Bradi - posted on 07/21/2010 ( 11 moms have responded )
My son has gone to sleep away camp for the summer (he is 10yrs. old) and I miss him terribly! So, I reached out to MyWorkButterfly.com's resident Psychotherapist for some advice... hope it helps you too!
Q: What's the best way to manage separation anxiety as a parent and as a child? (ie: sleep away camp experience, childcare, new school)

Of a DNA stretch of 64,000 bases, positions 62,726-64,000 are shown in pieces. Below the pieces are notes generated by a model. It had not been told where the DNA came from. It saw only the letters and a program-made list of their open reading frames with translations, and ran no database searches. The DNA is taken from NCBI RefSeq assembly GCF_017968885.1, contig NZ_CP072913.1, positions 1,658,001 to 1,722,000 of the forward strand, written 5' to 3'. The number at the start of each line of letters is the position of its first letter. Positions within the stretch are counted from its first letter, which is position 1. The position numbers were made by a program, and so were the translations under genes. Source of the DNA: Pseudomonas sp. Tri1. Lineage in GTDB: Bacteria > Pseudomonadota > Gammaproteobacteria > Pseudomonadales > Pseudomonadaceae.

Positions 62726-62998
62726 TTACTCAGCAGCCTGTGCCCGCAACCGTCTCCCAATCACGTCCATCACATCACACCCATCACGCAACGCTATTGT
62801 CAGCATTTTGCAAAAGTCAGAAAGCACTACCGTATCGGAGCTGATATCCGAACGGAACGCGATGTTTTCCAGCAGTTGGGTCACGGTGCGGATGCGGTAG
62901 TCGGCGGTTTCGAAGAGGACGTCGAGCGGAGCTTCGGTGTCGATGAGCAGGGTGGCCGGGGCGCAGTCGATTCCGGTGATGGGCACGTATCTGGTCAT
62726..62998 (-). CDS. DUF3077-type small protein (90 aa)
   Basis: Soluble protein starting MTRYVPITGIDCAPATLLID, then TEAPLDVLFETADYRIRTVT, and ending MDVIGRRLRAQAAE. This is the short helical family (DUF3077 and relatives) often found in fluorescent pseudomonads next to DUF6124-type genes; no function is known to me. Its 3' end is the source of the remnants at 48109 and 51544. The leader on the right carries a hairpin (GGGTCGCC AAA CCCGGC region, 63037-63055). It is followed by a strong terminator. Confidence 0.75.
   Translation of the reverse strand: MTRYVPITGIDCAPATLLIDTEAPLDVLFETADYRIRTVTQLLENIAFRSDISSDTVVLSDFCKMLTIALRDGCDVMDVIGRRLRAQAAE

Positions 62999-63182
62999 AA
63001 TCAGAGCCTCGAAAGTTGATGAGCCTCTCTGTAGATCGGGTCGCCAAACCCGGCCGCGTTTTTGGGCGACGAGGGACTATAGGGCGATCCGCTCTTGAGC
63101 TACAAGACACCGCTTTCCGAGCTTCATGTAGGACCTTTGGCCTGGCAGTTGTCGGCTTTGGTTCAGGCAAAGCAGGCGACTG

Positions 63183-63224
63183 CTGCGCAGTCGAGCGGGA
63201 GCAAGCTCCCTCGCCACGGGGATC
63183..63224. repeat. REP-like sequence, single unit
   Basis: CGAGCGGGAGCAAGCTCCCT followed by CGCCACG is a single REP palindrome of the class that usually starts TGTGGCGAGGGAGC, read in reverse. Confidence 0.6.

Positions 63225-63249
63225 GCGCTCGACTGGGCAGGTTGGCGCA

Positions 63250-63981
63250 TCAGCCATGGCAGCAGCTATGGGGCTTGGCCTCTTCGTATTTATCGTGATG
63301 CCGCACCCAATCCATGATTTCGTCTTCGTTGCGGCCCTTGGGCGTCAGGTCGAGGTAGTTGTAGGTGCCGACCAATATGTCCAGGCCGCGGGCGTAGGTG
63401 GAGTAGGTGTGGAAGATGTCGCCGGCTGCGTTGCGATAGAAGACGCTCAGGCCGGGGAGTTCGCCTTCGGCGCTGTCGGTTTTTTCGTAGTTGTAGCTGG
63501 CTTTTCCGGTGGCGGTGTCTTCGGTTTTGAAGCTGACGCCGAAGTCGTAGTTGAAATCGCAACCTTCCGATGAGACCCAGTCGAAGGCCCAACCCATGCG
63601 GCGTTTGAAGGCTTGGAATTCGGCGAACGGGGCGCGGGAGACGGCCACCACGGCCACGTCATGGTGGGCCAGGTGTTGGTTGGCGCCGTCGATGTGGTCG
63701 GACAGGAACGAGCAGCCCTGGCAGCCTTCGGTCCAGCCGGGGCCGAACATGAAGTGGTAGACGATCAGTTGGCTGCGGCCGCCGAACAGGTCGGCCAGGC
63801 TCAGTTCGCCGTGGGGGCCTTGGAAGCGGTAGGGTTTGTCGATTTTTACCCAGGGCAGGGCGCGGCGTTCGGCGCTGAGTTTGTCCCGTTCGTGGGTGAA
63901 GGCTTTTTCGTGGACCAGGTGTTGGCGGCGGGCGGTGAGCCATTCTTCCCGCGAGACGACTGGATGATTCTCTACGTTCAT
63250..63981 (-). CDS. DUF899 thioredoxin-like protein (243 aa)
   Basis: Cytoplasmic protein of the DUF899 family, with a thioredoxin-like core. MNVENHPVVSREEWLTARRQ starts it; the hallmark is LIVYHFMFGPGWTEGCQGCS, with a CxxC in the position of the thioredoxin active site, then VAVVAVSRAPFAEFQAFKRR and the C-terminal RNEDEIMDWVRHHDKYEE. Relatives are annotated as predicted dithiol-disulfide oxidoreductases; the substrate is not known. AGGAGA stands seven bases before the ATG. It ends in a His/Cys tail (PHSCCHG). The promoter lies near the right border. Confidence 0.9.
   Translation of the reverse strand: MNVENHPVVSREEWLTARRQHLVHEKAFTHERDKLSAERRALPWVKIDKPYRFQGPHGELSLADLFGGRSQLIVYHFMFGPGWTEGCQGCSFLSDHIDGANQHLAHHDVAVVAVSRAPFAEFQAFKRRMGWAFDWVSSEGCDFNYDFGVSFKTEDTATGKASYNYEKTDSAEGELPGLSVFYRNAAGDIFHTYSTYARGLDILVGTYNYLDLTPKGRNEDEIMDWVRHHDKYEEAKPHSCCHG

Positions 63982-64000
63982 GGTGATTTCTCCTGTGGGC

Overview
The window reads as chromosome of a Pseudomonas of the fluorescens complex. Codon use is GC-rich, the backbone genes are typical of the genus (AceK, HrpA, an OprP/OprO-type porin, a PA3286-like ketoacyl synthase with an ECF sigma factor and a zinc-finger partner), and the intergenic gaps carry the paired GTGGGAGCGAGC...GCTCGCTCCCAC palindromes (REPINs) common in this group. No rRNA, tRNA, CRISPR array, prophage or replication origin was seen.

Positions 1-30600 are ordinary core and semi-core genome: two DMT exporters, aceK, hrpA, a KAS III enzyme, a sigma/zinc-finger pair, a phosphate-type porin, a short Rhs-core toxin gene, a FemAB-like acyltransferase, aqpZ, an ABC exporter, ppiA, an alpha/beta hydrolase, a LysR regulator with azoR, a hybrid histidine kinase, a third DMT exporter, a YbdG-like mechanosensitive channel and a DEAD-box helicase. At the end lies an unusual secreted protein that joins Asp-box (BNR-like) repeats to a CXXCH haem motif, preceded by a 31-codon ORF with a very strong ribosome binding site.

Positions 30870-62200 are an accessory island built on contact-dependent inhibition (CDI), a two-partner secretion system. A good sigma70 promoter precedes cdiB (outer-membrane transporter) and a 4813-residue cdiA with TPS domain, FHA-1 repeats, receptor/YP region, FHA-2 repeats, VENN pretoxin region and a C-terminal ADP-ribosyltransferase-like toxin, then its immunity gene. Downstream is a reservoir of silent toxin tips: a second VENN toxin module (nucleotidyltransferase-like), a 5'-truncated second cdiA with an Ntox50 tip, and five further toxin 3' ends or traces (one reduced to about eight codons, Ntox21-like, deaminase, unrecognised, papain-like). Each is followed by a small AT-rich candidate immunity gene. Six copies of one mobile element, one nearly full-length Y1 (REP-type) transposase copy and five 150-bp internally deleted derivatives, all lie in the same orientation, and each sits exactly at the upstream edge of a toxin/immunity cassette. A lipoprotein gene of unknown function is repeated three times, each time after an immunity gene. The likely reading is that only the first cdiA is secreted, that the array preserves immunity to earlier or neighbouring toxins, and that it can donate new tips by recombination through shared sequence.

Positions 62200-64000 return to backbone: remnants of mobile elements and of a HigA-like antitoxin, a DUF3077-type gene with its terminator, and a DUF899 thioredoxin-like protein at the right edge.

A: Separation anxiety is a common thing for kids and for parents. Not only can a child experience separation anxiety, but a parent can as well in regards to leaving their child either in camp, school, day care, etc. First I will focus on the parent. It is critical to recognize that a parents' separation anxiety can be transferred (or projected) onto a child. It is very common for children to experience separation anxiety when the parent does. Children feel our emotions and pick up on them. SO, as a parent it is important to do the best you can to keep it in check while trying: not to be too dramatic, to give big hugs, a kiss and let them know you love them and send them on their way. Then, walk away and cry your eyes out. It is OK to show a tear or two, but leave the hysterics to the privacy of your car or somewhere else your kids can't see you. If it is your child that has separation anxiety, the rule is to think of drop-off like taking off a bandaid, nice and quick. The longer you delay, the longer your child will get upset and/or cling to you. As hard as it may be, give yourself the two/three minute rule and don't stay any longer than that, no matter what. Even if you have to have your child pulled off of you crying, I promise you, the quicker you walk away the quicker they will get over it. Evidence shows, even the worst cases, a child typically will only cry for 5 minutes and then they go on to have a great day. There are always exceptions to the rule but separation anxiety is usually a phase and it is important to recognize that this will pass. Remember, leaving your child crying, as hard as that is, truly just enforces confidence in them and shows them that they can do it, that mommy will always be back and that they can survive with out you. Yes, mom, I said survive with out you. So, if there are any moms out there who are scared of their kids surviving without them, then the separation anxiety is on YOU, not them.